Surgery came and went and I recovered well, I remember thinking the worst was over. I was sent to meet the man that became, and still is, my oncologist. I remember in our first meeting he told me I shouldn’t be there because I didn’t hit the breast cancer risk factors. It’s worth remembering this, if, like me you read the lists of “causes” of cancer and think you are in the clear. Once I had fully recovered from surgery, I started radiotherapy. 20 days of being in the same place at the same time. It’s not painful, it’s very quick, you get looked after wonderfully, and yet I really hated it. After that I started what was meant to be 5 years of hormonal treatment which was simply taking a tablet a day to lower the oestrogen in my body which had fed the tumour. Next came the chemically induced menopause, which I cannot recommend in any way. I carried on happy in the knowledge that despite the menopausal symptoms, I was actively reducing my risk of recurrence. I went back to work and got on with life. Or at least I tried to. I was aware that I had some aches and pains and could not shift the nagging fatigue. All of those symptoms I put down to the hormone drugs and being in a recovery period. At the first anniversary of the diagnosis I was invited back for a check-up. After a mammogram and ultrasound, I was declared cured! No trace of disease in the breasts. Fantastic. Except I didn’t feel fantastic and pointed this out as forcibly as I could. They agreed to do some simple blood tests. Sure enough, there were signs that there were potential issues with liver and bones. After a week of scans, ultrasounds and more tests. The outcome was that I had extensive and multiple secondaries in my bones and liver.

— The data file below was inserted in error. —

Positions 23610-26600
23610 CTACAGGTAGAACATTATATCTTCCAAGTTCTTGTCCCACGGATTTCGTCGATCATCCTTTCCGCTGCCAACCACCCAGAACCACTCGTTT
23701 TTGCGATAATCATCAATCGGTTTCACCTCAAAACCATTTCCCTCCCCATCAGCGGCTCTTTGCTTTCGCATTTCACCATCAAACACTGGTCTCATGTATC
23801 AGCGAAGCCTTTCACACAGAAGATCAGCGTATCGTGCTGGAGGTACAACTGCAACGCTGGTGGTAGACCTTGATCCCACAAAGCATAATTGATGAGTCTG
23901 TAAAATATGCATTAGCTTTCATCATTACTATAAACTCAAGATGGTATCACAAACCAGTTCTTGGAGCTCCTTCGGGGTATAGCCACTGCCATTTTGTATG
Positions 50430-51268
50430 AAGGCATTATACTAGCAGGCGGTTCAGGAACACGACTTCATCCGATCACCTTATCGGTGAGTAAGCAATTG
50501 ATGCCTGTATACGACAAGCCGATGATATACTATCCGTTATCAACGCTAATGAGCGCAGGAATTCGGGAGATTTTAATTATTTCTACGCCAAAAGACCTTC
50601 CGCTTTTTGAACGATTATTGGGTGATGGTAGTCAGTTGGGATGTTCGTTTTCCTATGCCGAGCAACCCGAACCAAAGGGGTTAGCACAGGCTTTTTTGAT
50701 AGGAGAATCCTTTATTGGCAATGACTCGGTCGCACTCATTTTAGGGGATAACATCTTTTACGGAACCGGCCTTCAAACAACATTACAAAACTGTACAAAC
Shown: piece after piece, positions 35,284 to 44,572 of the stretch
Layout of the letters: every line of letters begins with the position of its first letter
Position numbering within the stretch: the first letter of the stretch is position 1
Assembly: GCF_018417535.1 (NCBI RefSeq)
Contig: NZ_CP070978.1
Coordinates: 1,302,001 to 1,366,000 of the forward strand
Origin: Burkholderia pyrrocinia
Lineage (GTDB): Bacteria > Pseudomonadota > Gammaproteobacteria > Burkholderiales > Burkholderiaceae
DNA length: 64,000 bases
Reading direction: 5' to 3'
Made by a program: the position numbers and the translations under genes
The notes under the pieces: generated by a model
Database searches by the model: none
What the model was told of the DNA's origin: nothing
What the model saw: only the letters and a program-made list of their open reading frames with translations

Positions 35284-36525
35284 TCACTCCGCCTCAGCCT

To my shame, I didn’t really know what secondary cancer was. I quickly learnt that breast cancer has favourite places to travel and these are bones, liver, skin, lungs and brain. I learnt that secondary cancer is also known as metastatic cancer, stage 4 cancer and also, terminal cancer, because, and again news to me, it’s incurable. I was 44. That was two years ago and I have spent those two years on targeted therapy, hormonal treatments, 2 different oral chemotherapies and now IV chemotherapy. All the treatments were initially effective but then stopped working. At the moment, IV chemo is keeping things largely stable. I have MRIs every three months to monitor the progress of the disease and I assume everything is OK, until my oncologist tells me otherwise. Most of these last two years I have felt well. I have looked well and if you passed me in the street you would not imagine I have an incurable disease.